October 29, 2020

Latest change in the rules of the National Pension System

NPS i.e. National Pension System is a popular option for saving in the country today. The scheme, launched on May 1, 2009, has also been launched for employees working in the private sector, i.e. the unorganized sector. Taking advantage of this, a total of two crore subscribers have joined the scheme. In fact, this is a pension saving scheme, which offers financial security in the future. The question is how to plan for a pension through NPS. So, let’s look at the rules attached to this, which the government has changed.

NPS rules changed: National Pension System means old NPS subscribers who have dropped out of the scheme before the stipulated time can rejoin the scheme. This has been exempted from PFRDA. Under the current rule, subscribers can opt out of the scheme 60 years ago if they wish. 80 per cent of the deposit in NPS is converted into a regular pension, while 20 per cent can be withdrawn. Now those who have withdrawn 20 per cent will have to deposit this amount if they want to reconnect with NPS. In addition to the regular pension, the withdrawal pension process has been abolished. After which they can open a new NPS account.

PFRDA offers subscribers a number of options: The National Pension System offers its subscribers a chance to retire at a lower cost. Benefits of NPS include portability, flexibility, many easy means to distribute contributions, pension fund options, priority in scrim, special tax benefits, etc.

What is PRAN, what will happen now: Subscribers under NPS are being given PRAN, which is unique. Subscribers can have only one PRAN at a time. So, they can close the existing NPS account and open a new one. Under NPS, subscribers can opt for Premature Exit (withdrawal 60 years ago) or at the time of attaining Final Exit or Superannuation at the age of 60 or any time thereafter as per regulation.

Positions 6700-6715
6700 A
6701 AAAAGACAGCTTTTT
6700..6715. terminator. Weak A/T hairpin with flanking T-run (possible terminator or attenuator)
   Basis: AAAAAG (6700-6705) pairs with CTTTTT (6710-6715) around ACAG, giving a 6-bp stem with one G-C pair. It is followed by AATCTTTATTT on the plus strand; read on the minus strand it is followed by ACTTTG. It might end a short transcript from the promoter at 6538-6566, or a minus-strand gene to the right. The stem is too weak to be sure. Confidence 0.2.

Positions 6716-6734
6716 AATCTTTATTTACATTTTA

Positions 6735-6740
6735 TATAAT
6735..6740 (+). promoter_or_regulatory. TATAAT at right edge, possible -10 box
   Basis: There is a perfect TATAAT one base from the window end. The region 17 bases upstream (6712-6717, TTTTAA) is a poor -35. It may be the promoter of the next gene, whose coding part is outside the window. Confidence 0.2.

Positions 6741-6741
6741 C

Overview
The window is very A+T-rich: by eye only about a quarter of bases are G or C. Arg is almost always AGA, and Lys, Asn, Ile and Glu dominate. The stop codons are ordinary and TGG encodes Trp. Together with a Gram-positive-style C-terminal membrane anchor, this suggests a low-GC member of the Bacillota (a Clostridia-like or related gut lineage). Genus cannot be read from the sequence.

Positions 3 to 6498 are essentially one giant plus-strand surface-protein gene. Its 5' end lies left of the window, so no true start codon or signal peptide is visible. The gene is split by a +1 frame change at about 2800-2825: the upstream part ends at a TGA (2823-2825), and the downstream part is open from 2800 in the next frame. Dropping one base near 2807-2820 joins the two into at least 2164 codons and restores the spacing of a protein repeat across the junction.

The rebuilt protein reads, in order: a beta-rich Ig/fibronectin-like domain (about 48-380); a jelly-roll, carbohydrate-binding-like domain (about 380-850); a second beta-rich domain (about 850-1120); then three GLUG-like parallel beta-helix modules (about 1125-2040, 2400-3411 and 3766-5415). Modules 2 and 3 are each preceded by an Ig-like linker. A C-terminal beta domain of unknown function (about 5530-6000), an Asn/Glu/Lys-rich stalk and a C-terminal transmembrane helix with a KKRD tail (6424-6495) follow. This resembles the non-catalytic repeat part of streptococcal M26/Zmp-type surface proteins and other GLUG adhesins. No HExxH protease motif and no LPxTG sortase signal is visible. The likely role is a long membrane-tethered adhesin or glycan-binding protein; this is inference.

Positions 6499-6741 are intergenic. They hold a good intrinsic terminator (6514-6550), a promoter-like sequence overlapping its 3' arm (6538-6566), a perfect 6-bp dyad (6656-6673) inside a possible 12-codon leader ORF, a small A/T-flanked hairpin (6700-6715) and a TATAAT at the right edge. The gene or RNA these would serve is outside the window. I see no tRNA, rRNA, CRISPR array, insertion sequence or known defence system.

In case of premature exit, up to 20% of the pension corpus deposited in PRAN can be withdrawn. The remaining 80% can be used to purchase an annuity plan from an annuity service provider (ASP) proposed by PFRDA. While now the regulator has said that nowadays PFRDA is getting many requests from the subscribers in which they have withdrawn some amount, but the annuity has not been withdrawn yet. Now these subscribers want to continue their NPS account.

What to do for this: Open a new NPS with the new PRAN, if it is appropriate to connect to the NPS. To continue the same PRAN in NPS, re-deposit the previously withdrawn amount (20%) in NPS account (PRAN). A second deposit option can be selected once to continue the current PRAN. The amount has to be deposited in one installment only.

How to join NPS: A salaried person between the ages of 18 to 60 can join NPS. There are two types of accounts in NPS – Tier- I and Tier- II are involved. TIER – I is a retirement account that every government employee needs to open. While a Tier-II account is voluntary, any salaried person can invest in their own way and withdraw money at any time.

If you join this scheme at the age of 25, then till the age of 60 i.e. 35 years, you will have to deposit Rs. 5,000 per month in this scheme. The total investment from you will be Rs 21 lakh. Assuming an estimated return of 8% on the total investment in NPS, the total corpus is Rs 1.15 crore. If you buy an annuity of 80 per cent of this amount, this amount will be Rs 93 lakh. While 20 per cent of the amount will be around Rs 23 lakh. If the annuity rate is eight per cent, then at the age of 60, you will get a pension of around Rs 60,000 per month. Apart from this, a separate fund of Rs 23 lakh will also be provided.

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